This research leads to a number of important questions for consideration – which should form the backdrop to any effort by policy makers to promote personal financial protection in the UK workforce:

  • Should the Government seek to involve the private sector further in meeting welfare needs? This paper lays out some evidence of the need for private sector involvement in welfare – from the expense of the welfare state to the relative lack of generosity of our benefits system and its knock-on impact on living standards and demand. Nonetheless, many remain concerned that further private sector involvement in the welfare state may undermine fundamental principles of state provision. Should the Government instead seek to raise state-benefit levels? Can the taxpayer afford a welfare system that continues to be primarily statebased? Does the public still want a state-based welfare system?
  • How can we incentivise private protection? Demos has made the case in the past for up-front incentivisation (via National Insurance (NI) rebates on protection products). Is this the right approach? Or should the Government concentrate on removing disincentives – such as tax levied on income protection payments – in order to remove the tax system’s bias towards state dependency?
  • Is there scope to ‘nudge’ individuals into financial protection? This paper draws a number of parallels between financial protection and pensions. As the Government proceeds with the roll-out of NEST (National Employment Savings Trust) – an ‘opt-out’ approach to pensions that will draw the previously unprotected into a pension scheme – is there scope to learn from this ‘nudge’ approach and apply a similar scheme to financial protection? Should employees be auto-enrolled into income protection products in order to achieve greater social benefits?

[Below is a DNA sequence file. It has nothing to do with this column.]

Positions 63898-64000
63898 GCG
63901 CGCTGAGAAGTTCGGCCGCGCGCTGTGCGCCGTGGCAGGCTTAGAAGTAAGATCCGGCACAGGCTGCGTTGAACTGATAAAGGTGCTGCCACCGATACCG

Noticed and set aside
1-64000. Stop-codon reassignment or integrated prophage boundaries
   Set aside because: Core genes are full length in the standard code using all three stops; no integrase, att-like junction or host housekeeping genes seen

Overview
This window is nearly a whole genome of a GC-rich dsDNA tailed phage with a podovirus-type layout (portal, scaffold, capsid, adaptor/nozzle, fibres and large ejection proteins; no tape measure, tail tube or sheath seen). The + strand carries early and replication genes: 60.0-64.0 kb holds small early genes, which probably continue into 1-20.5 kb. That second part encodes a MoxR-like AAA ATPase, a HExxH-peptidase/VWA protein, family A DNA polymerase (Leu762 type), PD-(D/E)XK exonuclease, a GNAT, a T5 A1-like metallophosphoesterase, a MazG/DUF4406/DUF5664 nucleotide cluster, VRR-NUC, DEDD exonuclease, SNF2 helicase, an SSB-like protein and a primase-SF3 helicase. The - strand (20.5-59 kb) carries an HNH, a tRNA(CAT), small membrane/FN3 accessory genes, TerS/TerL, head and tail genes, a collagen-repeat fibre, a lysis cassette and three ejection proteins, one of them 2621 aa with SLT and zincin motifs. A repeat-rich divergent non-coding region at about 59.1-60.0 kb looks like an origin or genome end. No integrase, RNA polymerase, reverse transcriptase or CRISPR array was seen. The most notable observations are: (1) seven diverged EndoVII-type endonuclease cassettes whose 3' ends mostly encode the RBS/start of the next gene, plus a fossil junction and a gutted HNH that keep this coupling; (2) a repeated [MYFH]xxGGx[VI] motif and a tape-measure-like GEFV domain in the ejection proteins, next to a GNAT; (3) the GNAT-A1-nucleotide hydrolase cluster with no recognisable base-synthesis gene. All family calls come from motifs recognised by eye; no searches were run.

• Can the income protection model be sustainably extended beyond sickness, ill-health and disability? What are the barriers that may prevent the insurance industry designing successful, mass-market products to extend the principle of income protection beyond the incapacity market? Are there incentives to the insurance industry – to design products that fit the Government’s social agenda – that can and should be offered? Can the income protection model be expanded to cover no-fault redundancy in general?
  • How can the Government persuade other stakeholders – such as employers – to take a role in promoting financial wellbeing? A key reason for inaction among employers on income protection is the lack of demand exhibited by employees. This dampens the incentive for promoting financial education in the workplace and facilitating or supporting long-term financial planning and protection – it also potentially reduces the benefits available to responsible employers.

Notes

  1.  Kellner P, ‘A quiet revolution’, Prospect, 22 Feb 2012, www.prospectmagazine.co.uk/magazine/a-quiet-revolutionbritain-turns-against-welfare/ (accessed 9 Jan 2013).
  2.  Ibid.
  3.  Wind-Cowie M, Of Mutual Benefit, London: Demos, 2011.
  4.  Wheeler B, ‘Tory Conference: George Osborne in £10bn benefit cut row’, BBC News, 8 Oct 2012, www.bbc.co.uk/news/ukpolitics-19865692 (accessed 9 Jan 2013).
  5.  Rogers S, ‘British Social Attitudes Survey – how what we think and who thinks it has changed’, Guardian, 17 Sep 2012, www.guardian.co.uk/news/datablog/2012/sep/17/british-socialattitudes-historic-data#welfare (accessed 9 Jan 2013).
  6.  Association of British Insurers, Accident and Health Insurance Statistics, 2009.
  7.  Rogers, ‘British Social Attitudes Survey’.